Silk Road

BETWEEN MESOPOTAMIA and CHINA stretched Central Asia, large, barren, hostile—a wasteland. Through this vast area, the one link that allowed the two civilizations to trade with each other was the loosely defined cluster of trails known as the Silk Road. Even today, the Silk Road runs through one of the harshest desert environments in the world, with little water or vegetation or life. It is sandy, and sandstorms bury everything in their way. The local inhabitants refer to the Taklimakan Desert as “the Land of Irrevocable Death.” Locals stayed near the Silk Road and the other paths around the edge of the desert.

Northeast of the Taklimakan is the GOBI DESERT, less desolate and dry, but still formidable. To the south are the HIMALAYAs, Karakourum, and Kunkun, the highest mountain ranges in the world. Another barrier between west and east is the PAMIR KNOT, several mountain ranges. including the TIAN SHAN and Pamir. The easiest access from the east is by the comparatively fertile Gansu Corridor, which lies between the Tibetan High Plateau and the Gobi Desert and Mongolian plateau. Travelers from the south had to cross ice-laden passes in the Himalayas and the Pamir Knot.

Silk Road

China and Mesopotamia developed civilization and commerce, Mesopotamia first, with China developing later because the terrain was more difficult. The Qin Dynasty established a central government for the individual states. The capital was at Changan (presentday Xian). The Han Dynasty first explored to the west, when Zhang Qian sought to ally with the Yuezhi tribe in the west. The 13-year journey began in 138 B.C.E. He returned with no ally but with information about horses and tribes hitherto unknown. The emperor sent more expeditions in search of horses and luxuries. Although Zhang Qian is titled as the father of the Silk Road, he was not the first explorer. Even before, Chinese merchants were providing small amounts of Chinese goods to the west via the Silk Road.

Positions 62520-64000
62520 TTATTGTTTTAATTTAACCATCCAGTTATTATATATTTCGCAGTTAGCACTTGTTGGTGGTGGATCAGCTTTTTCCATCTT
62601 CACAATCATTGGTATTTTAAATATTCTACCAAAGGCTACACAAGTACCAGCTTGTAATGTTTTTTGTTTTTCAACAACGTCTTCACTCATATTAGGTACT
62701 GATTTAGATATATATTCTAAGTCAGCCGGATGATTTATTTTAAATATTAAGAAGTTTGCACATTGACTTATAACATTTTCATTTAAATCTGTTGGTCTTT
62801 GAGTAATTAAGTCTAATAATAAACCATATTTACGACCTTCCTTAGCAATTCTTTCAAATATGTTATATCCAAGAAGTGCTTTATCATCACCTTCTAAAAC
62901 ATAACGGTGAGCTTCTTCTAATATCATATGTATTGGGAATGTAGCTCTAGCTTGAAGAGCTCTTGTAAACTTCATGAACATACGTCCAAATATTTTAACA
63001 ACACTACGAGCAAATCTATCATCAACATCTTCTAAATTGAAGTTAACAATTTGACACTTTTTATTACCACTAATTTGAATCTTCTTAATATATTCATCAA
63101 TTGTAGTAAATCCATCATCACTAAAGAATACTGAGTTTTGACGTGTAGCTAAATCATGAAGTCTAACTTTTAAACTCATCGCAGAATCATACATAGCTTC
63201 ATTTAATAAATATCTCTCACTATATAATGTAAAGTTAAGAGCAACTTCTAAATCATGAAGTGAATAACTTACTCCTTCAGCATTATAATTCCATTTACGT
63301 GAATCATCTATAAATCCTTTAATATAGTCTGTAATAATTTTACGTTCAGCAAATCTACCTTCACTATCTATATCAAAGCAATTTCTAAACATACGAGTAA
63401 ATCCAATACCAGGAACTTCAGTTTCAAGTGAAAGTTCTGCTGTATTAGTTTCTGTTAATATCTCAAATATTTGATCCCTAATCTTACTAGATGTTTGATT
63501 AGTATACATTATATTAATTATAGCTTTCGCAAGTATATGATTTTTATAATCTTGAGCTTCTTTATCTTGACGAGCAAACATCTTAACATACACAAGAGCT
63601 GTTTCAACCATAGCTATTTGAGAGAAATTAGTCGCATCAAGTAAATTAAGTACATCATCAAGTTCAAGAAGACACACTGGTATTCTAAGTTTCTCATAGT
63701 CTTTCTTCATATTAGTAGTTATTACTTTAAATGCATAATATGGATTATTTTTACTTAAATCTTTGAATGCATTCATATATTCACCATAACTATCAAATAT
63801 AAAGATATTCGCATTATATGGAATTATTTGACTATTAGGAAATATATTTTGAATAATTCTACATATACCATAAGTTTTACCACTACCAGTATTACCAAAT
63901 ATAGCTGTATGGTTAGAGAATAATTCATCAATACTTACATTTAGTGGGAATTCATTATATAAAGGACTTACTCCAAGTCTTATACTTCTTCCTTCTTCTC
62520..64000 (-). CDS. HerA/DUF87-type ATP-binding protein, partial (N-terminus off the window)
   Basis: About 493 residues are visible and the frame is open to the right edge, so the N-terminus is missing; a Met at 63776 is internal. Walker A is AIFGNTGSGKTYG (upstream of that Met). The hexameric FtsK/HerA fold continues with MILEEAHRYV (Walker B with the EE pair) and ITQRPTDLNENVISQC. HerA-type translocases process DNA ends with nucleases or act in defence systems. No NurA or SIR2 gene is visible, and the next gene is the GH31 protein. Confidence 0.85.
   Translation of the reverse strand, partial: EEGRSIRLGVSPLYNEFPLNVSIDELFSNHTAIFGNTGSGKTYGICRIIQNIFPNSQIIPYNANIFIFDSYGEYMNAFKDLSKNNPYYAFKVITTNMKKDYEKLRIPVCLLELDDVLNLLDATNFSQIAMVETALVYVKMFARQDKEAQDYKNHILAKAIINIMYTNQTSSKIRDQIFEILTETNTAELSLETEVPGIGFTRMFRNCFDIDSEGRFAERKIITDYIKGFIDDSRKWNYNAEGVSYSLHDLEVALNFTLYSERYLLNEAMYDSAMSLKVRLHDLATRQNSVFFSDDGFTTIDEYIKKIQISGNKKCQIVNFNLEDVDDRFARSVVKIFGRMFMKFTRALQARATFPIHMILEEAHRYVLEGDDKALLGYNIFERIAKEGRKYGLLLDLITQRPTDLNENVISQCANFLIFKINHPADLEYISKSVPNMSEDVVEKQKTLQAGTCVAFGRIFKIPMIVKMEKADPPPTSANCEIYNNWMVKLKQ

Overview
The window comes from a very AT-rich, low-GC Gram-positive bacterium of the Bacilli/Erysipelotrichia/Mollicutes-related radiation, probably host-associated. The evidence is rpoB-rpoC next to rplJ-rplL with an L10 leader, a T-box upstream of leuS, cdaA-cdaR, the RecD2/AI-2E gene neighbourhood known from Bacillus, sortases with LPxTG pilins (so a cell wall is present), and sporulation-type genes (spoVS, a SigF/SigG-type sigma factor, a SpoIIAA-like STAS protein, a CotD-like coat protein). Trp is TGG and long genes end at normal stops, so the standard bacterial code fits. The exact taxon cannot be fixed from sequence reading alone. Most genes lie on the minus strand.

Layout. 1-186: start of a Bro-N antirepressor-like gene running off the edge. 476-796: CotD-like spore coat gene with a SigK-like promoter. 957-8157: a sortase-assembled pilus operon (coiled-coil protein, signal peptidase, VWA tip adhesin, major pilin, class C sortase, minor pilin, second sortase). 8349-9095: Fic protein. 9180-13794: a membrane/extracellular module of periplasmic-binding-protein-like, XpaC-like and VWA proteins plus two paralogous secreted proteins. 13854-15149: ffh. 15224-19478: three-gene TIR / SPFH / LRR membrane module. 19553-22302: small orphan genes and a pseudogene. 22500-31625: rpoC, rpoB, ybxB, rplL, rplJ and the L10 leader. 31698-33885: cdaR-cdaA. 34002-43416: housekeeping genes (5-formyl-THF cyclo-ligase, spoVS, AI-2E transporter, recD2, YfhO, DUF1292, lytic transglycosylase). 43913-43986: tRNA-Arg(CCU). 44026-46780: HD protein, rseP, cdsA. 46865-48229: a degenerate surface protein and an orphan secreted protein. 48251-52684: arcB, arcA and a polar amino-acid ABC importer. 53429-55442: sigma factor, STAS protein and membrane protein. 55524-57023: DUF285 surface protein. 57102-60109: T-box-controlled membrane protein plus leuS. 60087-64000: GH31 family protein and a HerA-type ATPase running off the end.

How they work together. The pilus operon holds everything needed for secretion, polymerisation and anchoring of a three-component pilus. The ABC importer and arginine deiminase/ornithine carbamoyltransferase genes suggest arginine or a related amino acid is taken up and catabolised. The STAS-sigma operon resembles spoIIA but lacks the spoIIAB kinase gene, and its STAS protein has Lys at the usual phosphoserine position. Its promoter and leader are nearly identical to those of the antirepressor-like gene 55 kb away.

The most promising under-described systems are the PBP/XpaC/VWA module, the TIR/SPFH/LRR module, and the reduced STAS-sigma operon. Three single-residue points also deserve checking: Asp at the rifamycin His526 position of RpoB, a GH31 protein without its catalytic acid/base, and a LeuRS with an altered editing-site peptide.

The road was not one single road but many roads along a general east-west path. Some were relatively well developed, while others were primitive. Some were safer than others from bandits. Some had more oasis towns. The merchant had choices. Would he take the route along the southern edge of the Taklimakan? It was extremely dangerous but faster.

Many of the routes met at Kashgar (Kashi), at the foot of the Pamirs. Kashgar was one of the most important centers of trade in Central Asia. It was the halfway point, the meeting place for most traders to sell their goods to middlemen and buy new for the return trip east or west. The goods traveled the road to a greater extent than the merchants did.

The Silk Road trade included items other than silk, even though silk was most prized by Westerners. Items such as precious metals and stones, ivory, and glass made their way toward CHINA; in return, ceramics, jade, bronze, lacquer, and iron goods and gunpowder made their way to the West. All traveled by caravan from 100 to 1,000 camels in size. Each camel bore about 500 pounds of goods. Caravans attracted bandits, so armed escorts went along with them.

The Gansu Corridor was natural terrain for ambushes and hold ups. Trade suffered, and merchants at both ends took great losses. The Han built forts and walls along this part of the route. The walls combined later to form the Great Wall. The wall along the north side of the Gansu corridor failed to provide adequate control, so the late Han rulers established local government, especially in the Taklimakan region.

Trade was secure, reliable, and profitable, and settlers absorbed some of the local culture as well as that of the merchants along the road. The road brought Buddhism from INDIA to China by the first century C.E., with monasteries and pagodas along the road. Christianity came along the road to China in the 7th century C.E. During the 7th century Tang Dynasty, the road peaked in use. Buddhist influence grew, and states along the way assimilated to Chinese ways. By 742, Changan was a city of 2 million, including Japanese, Koreans, Malays, and foreigners on the road. Genghis Khan in 1206 established the Yuan Dynasty. For 160 years as the world's largest empire, it stretched from China to Persia and to the Mediterranean. The Silk Road was a vital communications link as well as a trade route. Mongol rule was a time of toleration for the diversity of religions and nationalities. Europeans began entering the east with the travels of Marco Polo.

The empire declined from internecine conflict in the 1260s. The Ming Dynasty retook China in 1368 and turned China toward nationalism and isolationism. ISLAM revived in the west and blocked the road. Trade by sea became safer and more profitable. And European demand for eastern silk diminished as the local product improved. Most of all, with time the deserts overwhelmed the settlements, which lacked the resources to maintain wells, buildings, and streets, especially when confronted by increased banditry and decreased trade. Slowly the towns and religious sites lost the battle to the sands. In the 19th century, British and Russian merchants and scholars revived interest in the road.